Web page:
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Can baseball be a catalyst for world peace?

By Jacob Gurvis

MIAMI — When Michael Ignagni found out that Israel would be competing in the 2013 World Baseball Classic qualifier, he immediately thought of how Western pop culture undermined communism.

Stu Moss, l, and David Bogatz at the Team Israel game against Puerto Rico, March 13, in Miami.

“The first thing I thought of was the impact that everybody says the Beatles had on breaking down the Berlin Wall and ending communism in the Soviet Union,” Ignagni recalled. “And I thought, what if they started playing baseball in the Middle East, and think of the impact baseball can have.”

He had a vision of baseball as a vehicle for unity among Israel and its neighbors — a road he said had to begin with Israel.

“So I thought, you know what, if this is going to happen, I’m going to be all in for Israel, and I’ve been supporting them ever since,” said Ignagni, 53, a hotel auditor who lives in Los Gatos, Calif.

Ten years later, Ignagni was at each of Israel’s WBC games last week in Miami.

He befriended the team’s general manager Peter Kurz and former Olympic team manager Eric Holtz, and he proudly wore Israel merchandise with the Israeli flag and a Star of David — he says he’s bought about $500 worth.

Ignagi is like a lot of fans who have turned out to root for Israel in the tournament, with one notable difference: He isn’t Jewish.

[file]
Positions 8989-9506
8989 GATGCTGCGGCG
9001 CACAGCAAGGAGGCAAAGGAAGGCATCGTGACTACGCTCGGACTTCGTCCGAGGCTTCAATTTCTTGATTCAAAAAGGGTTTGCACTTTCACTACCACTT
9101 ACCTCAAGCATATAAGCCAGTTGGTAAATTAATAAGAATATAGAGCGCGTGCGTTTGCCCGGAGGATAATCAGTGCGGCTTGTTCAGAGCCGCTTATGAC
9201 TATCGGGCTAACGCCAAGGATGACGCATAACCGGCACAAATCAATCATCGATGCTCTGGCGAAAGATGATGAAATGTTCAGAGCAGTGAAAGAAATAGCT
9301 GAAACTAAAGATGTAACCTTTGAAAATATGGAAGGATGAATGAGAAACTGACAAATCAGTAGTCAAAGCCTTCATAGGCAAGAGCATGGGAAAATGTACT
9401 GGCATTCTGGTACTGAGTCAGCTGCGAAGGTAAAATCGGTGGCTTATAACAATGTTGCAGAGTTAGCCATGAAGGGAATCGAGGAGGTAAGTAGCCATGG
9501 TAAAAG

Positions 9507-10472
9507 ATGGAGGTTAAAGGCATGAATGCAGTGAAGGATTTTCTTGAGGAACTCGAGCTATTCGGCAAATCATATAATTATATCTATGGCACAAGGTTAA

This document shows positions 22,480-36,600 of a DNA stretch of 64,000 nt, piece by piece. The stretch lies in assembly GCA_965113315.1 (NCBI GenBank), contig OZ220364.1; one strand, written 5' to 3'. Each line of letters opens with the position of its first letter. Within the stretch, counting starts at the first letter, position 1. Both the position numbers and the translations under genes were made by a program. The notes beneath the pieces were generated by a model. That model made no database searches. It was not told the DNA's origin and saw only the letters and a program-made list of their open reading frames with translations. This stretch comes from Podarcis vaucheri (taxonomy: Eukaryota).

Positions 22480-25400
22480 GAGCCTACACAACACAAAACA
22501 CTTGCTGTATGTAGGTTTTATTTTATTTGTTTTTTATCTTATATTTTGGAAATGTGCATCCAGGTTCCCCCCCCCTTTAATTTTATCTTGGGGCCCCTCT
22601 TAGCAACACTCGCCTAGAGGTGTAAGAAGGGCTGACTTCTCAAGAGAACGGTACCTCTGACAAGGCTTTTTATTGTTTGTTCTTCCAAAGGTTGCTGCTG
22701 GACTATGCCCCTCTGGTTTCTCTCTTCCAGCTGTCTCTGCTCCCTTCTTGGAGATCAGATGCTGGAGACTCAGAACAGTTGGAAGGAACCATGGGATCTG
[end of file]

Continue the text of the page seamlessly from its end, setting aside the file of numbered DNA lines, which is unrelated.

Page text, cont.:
“It means something to stand for something,” Ignagni said.

“I wear [the Israel hat] with pride so people can see I’m not afraid to wear this, whether I’m Jewish or not.”

Throughout the tournament, Ignagni was far from alone in his commitment to Team Israel — even if the cheering squad couldn’t match the tens of thousands of fans who came out to root for the Latin teams.

Claudia Wolff has been to all five WBCs dating back to the inaugural edition in 2006, including Israel’s qualifying games in New York, where she lives.

Speaking before last week’s game against the Dominican Republic, Wolff highlighted the representation Team Israel provides for Jewish fans.

“The fact that Israel can go toe-to-toe on the world stage is so meaningful,” she said.

Another draw for Wolff is the fact that Israel’s success in the 2017 WBC and other international competitions has helped raise baseball’s profile in the country.

“I think it’s really going to encourage baseball in Israel, which is terrific,” she added.

Sitting near the dugout — a ripe spot for autographs — Lloyd Kaplan had the chance to meet Israel player and Chicago Cubs prospect Matt Mervis.

Kaplan traveled from Long Island to see Israel play after watching the team in 2017. He called it a “once in a lifetime experience.”

Stu Moss, an entertainment agent who lives in nearby Coral Springs, said his love of Team Israel is about more than baseball.

“If I had the opportunity to go to the USA game or go to the Israel game, I have to go to the Israel game because it’s my heritage,” Moss said.

A Brooklyn native — he called Dodger great Sandy Koufax “the left arm of G-d” — Moss has followed the team since 2017. He runs a senior softball club in Boca Raton called the Hebrew Hammers.

“It’s part of our heritage,” Moss said. “We’re not a religion, we’re a people.”

Moss also said he appreciates the demographic of the team, which is mostly composed of American Jewish ballplayers who qualify for the team by dint of their heritage.

“You wanna be on the Israeli team? You seen ‘Fiddler on the Roof?’ You’re in,’” Moss joked.

One of those players is San Francisco Giants All-Star Joc Pederson. And while speaking to Team Israel fans before a game at loanDepot Park last week, this reporter spotted a familiar face sitting in the section behind Israel’s dugout: Shelly Pederson, Joc’s mother.

“I’m proud that he’s excited to play with Team Israel,” Pederson told JTA. She added that the team is “a great group of people,” and that she loves the support from fellow fans.

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